Special Education

Education of Students with Mental Retardation
CAUSES OF MENTAL RETARDATION
TESTING INTELLIGENCE
PROGRAMS
DEVELOPMENT OF FIELD
CURRENT ISSUES

Mental Retardation
DEGREES OF SEVERITY
Mild
Moderate
Severe
Profound
CAUSES
Genetic Causes
External Causes
PREVENTION

TREATMENT AND CARE
Education
Living Arrangements
Employment Opportunities

Psychosis
Behaviorism
Memory Distortions
The Nature of Intelligence
Human Motivation
Benefits of Psychotherapy
Psychological Influences on the Immune System

Special Olympics
Cretinism
Fetal Alcohol Syndrome
HOW ALCOHOL AFFECTS THE FETUS
German Measles
Iodine Deficiency Disorder Threatens Millions
Phenylketonuria
Tay-Sachs Disease
Down Syndrome Chromosomes

Maria Montessori
EARLY LIFE
MONTESSORI METHOD
LATER LIFE

Phenylketonuria


Phenylketonuria (PKU), rare hereditary disease in newborns in which the enzyme that processes the amino acid phenylalanine is defective or missing, leading to the accumulation of phenylalanine in an affected child’s blood shortly after birth. If not treated within the first few weeks of life, PKU can cause mental retardation and other serious neurological problems. PKU affects about one in every 10,000 to 12,000 babies born in the United States. When a strict diet that limits phenylalanine is begun early and is carefully maintained, affected children can develop normally.

Phenylalanine is normally converted to tyrosine, another amino acid. The enzyme that triggers this conversion, called phenylalanine hydroxylase, does not work properly in PKU patients. As a result, excess phenylalanine builds up in the blood, damaging an infant's developing central nervous system. This can eventually cause mental retardation, seizures, tremors, behavioral disorders, and some forms of mental illness. Untreated persons with PKU commonly have blond hair and blue eyes because excess phenylalanine inhibits the formation of melanin, the pigment that gives hair and eyes their color.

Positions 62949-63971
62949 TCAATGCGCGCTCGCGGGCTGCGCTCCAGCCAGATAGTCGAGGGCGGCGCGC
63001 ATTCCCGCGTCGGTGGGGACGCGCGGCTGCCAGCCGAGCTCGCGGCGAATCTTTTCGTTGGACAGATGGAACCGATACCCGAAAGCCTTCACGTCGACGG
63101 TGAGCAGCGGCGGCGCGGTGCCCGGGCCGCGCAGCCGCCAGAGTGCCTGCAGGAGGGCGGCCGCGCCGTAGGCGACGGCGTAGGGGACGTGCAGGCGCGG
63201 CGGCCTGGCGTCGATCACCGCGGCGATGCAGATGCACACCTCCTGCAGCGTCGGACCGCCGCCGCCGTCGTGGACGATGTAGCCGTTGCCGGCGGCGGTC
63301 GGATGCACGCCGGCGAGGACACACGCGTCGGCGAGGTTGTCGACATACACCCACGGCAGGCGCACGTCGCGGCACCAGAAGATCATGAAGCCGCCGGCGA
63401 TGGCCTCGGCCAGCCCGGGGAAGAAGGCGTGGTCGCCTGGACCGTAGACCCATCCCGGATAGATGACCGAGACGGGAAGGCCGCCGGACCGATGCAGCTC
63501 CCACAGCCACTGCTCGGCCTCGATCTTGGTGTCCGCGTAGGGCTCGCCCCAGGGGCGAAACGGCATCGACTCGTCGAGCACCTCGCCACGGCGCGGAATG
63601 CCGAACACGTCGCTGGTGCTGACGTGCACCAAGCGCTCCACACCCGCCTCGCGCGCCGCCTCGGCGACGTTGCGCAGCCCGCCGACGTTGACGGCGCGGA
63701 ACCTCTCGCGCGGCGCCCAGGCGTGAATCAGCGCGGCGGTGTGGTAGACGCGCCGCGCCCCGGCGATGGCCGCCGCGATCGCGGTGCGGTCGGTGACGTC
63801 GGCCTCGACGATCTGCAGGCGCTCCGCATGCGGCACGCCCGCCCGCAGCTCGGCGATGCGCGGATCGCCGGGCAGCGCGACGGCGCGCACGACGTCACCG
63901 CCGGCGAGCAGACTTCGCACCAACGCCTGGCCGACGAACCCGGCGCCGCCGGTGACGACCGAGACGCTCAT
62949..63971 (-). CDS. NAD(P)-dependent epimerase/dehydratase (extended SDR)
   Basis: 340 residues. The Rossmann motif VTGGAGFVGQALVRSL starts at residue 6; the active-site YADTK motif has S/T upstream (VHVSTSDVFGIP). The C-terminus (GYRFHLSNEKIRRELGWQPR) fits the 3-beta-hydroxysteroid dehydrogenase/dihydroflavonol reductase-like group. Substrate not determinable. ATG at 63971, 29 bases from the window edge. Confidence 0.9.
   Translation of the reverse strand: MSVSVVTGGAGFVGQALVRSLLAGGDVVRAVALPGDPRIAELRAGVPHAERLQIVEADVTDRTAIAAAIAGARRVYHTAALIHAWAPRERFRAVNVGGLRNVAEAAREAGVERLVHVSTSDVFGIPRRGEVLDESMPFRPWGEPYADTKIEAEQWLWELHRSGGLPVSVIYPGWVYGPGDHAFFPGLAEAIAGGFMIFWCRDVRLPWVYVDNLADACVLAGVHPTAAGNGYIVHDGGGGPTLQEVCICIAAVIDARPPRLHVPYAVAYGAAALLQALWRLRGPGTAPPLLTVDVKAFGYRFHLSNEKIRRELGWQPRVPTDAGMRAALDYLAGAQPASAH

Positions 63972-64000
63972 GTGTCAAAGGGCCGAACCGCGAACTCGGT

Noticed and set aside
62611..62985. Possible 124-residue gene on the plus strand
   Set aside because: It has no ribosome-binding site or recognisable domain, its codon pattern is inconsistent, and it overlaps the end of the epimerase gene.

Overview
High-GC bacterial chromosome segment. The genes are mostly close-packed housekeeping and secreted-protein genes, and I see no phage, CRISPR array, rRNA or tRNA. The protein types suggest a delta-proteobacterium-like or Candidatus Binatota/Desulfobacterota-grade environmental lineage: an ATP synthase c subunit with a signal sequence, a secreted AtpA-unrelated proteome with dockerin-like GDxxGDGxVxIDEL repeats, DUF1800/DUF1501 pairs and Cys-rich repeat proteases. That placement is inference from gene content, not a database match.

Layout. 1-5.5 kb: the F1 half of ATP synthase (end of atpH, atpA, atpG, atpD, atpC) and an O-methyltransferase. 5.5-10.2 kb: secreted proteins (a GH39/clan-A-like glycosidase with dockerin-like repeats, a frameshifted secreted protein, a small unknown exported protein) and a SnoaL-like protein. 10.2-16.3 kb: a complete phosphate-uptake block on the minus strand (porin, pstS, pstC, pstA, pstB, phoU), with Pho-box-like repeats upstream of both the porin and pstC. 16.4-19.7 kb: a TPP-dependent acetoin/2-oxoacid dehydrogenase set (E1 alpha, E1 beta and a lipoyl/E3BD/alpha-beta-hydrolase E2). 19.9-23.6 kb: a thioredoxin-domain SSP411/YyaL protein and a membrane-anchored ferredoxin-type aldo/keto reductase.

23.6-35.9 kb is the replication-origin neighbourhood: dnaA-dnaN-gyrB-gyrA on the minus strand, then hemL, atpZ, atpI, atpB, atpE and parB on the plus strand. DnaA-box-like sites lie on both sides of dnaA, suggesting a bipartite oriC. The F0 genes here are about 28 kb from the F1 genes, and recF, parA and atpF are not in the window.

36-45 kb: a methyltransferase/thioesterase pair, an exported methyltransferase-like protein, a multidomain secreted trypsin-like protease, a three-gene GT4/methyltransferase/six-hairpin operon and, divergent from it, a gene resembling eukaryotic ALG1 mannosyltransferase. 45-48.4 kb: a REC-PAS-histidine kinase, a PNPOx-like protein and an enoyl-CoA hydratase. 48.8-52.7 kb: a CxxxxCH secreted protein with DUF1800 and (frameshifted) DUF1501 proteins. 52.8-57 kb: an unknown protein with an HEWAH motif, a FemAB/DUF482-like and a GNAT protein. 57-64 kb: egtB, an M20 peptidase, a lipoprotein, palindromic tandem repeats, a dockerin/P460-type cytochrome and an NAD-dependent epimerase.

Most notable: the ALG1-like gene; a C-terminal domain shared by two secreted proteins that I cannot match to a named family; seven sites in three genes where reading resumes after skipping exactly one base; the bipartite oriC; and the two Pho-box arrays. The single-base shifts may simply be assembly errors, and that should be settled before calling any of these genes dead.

PKU is an autosomal recessive genetic disorder—that is, a child must inherit a defective gene from both parents. Several hundred forms of the defective gene are known to cause PKU. Some of them cause classical PKU, where the blood phenylalanine level is very high at birth and the risk of mental retardation and other problems is great. Other mutations cause less severe forms of the disease. Approximately one out of every 50 people in the United States population carries a single defective PKU gene. This single defective gene has no adverse effects on people who carry it, but if two carriers conceive a child, there is a one in four chance that the baby will inherit two defective genes and be born with PKU.

Newborn babies with PKU typically do not show signs of the disease until weeks or months after birth. In the early 1960s, American medical researcher Robert Guthrie developed a test to diagnose PKU in newborns. The Guthrie test or one of several more recently developed diagnostic tests measure the concentration of phenylalanine in a newborn’s blood. PKU testing is now mandatory for all newborn babies in the United States before they leave the hospital.

It is crucial that babies diagnosed with PKU begin a diet low in phenylalanine within the first weeks of life. Foods that contain protein also contain phenylalanine; for this reason, people with PKU must avoid all concentrated sources of protein, including meat, fish, poultry, milk, eggs, dairy products, nuts and legumes, and even many products containing regular flour. Because babies need a variety of nutrients to develop and grow, a special phenylalanine-free formula high in protein is used as a nutritional substitute. Older children and teenagers with PKU continue drinking the formula, supplementing their diets with a variety of low protein foods, such as fruits, vegetables, some grains, and special low-protein products.

Doctors formerly believed that children with PKU could be safely taken off the special diet by early school age. But it is now recognized that stopping the diet may lead to a variety of serious problems, including learning disabilities, behavior problems, neurological abnormalities, and mental illness. Most experts now recommend that people with PKU continue the diet for life. Experts are also finding that even mentally retarded adults with PKU, who were born before newborn screening was established, experience reductions in PKU-related symptoms when following a diet low in phenylalanine. Adults can show improvements in areas such as concentration, communication, and behavioral problems. In the United States, specialized PKU treatment programs in each state help patients manage and monitor the diet. Research is ongoing to find other alternatives to the difficult diet for PKU treatment.

Pregnant women with PKU have an especially important need to keep their blood phenylalanine levels low. In maternal PKU syndrome, high phenylalanine levels in the mother can cause serious problems for the baby, including low birth weight, small head size, heart defects, and mental retardation, even if the baby does not have PKU. This disorder can be prevented if the woman is on the special diet before conception and maintains low blood phenylalanine levels throughout pregnancy.

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